“Non-communicable diseases like cardiovascular disease, diabetes, stroke and high blood pressure in Nepal are mostly due to rapid urbanization in rural areas,” he said. “In villages where they only ate vegetables, people are now eating all sorts of processed food.”

Up to 42 percent of deaths in Nepal are due to chronic diseases such as heart disease, stroke, diabetes, and cancer, and by 2030 rates are expected to climb to 66.3 percent, according to the Nepal Public Health Foundation, a multi-sector health network for NGOs and the medical community.

Type 2 diabetes has been a pervasive problem nationally since 2008 when a recorded 15 percent of people over 20, and 19 percent over 40, had the disease, according to the International Diabetes Federation (IDF), an umbrella organization of more than 200 diabetes organizations worldwide.

Child malnutrition, which affects 1.7 million children in Nepal, according to the UN Children’s Fund, makes people more prone to chronic disease later in life when they eat foods higher in sugar and fat, according to Rebecca Firestone, a social epidemiologist at the US-based China Medical Board.

“Individuals exposed to undernutrition in pregnancy and early childhood may be more susceptible to health risks later in life when in more calorie-rich environments,” Firestone explained.
Read the rest of this entry »

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Headin’ Out: NASA Aims for Jupiter, Mars and the Moon

Posted by Ram Kumar Shrestha on June 29, 2011


Like pretty much every other agency in the government, NASA is likely to be hurting for money over the next few years.

The Mars rover Curiosity, photographed at its testing facility Jet Propulsion Labs in Pasadena, California NASA / JPL-Caltech

The end of the Space Shuttle program, which comes with Atlantis’ final flight next month, will free up some cash. But at best, NASA’s budget will be flat in 2012, and given the mood in Congress, “at best” isn’t something to count on. And thanks to the cost overruns plaguing the yet-to-be-launched James Webb Space Telescope, the agency’s science programs are especially vulnerable to cuts.

But that’s down the road. For now, things are positively hopping at the Kennedy Space Center. Last week, a brand-new Mars rover, named Curiosity, arrived at Cape Canaveral to be prepared for launch this coming November. But long before that — as early as August 5, if conditions are right — a new probe called Juno will be on its way to Jupiter, followed by the GRAIL mission in September, designed to study the Moon’s gravity field in unprecedented detail.(See pictures of NASA’s new Mars rover.)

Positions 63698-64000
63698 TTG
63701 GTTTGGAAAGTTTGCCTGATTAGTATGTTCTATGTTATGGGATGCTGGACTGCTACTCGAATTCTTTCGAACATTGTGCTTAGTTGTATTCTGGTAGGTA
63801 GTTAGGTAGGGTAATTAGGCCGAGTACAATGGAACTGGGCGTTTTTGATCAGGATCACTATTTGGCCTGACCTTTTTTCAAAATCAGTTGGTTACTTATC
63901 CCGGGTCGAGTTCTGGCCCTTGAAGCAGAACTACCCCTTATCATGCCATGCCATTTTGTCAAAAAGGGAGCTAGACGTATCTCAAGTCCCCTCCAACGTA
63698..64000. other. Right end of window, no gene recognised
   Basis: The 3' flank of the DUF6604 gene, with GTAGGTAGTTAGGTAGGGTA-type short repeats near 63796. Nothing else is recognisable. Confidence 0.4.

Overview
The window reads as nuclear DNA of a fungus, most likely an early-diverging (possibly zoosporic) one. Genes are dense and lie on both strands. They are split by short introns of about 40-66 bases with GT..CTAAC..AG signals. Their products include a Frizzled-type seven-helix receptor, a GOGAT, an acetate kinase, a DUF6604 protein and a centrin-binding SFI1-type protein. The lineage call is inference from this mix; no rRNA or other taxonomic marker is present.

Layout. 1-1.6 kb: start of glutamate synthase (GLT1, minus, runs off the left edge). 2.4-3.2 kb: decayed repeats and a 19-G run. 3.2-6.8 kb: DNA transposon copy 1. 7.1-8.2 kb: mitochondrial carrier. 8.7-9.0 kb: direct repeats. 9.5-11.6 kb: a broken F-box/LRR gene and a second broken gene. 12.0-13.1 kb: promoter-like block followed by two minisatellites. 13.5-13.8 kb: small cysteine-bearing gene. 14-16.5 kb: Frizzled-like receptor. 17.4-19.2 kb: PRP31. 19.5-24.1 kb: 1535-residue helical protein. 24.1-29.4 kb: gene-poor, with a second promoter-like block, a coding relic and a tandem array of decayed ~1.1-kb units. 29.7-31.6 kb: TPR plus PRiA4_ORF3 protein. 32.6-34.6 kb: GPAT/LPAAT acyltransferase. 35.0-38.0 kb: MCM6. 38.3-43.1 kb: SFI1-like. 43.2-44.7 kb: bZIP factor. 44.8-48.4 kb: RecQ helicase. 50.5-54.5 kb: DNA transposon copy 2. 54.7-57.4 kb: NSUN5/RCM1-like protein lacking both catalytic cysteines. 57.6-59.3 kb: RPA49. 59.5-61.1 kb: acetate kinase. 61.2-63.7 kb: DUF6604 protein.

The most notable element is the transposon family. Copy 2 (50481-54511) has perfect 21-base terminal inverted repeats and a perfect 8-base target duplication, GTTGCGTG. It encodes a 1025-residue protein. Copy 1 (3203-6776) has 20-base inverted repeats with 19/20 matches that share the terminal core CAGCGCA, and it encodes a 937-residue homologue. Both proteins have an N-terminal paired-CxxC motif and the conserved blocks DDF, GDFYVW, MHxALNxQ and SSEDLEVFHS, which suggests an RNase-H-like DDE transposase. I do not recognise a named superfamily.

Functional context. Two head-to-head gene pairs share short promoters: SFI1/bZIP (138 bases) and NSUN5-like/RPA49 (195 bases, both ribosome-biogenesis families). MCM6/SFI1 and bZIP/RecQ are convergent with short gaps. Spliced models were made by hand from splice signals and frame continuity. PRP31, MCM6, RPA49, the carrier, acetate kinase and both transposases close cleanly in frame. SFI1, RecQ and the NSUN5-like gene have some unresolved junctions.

Of the three, Curiosity is sure to make the biggest public splash. Ever since Sojourner, NASA’s first Mars rover, transfixed the world as it rolled around the Red Planet during the July 4th holiday in 1997, people have gone slightly mad over these adorable, self-propelled explorers — and after Spirit and Opportunity followed in 2004, the word “plucky” became a space cliche.

All three rovers did spectacular science as well, studying the mineralogy and topography of Mars in astonishing detail, and establishing beyond a doubt that water once flowed and pooled on the planet’s surface. The six-wheeled Curiosity will be about the size of a small car (think a Mini Cooper with many millions of dollars of instruments attached) compared to the golf cart-sized Spirit and Opportunity and the microwave oven-sized Sojourner. One thing Curiousity’s bulk will buy it is range — far greater than that of the other rovers, partly thanks to a nuclear power source in place of solar panels. That also means that the rover won’t have to slow down during the relatively dim Martian winter or worry about dust cutting down on the panels’ efficiency at any time of year.(See pictures of the rovers’ five-year history.) Read the rest of this entry »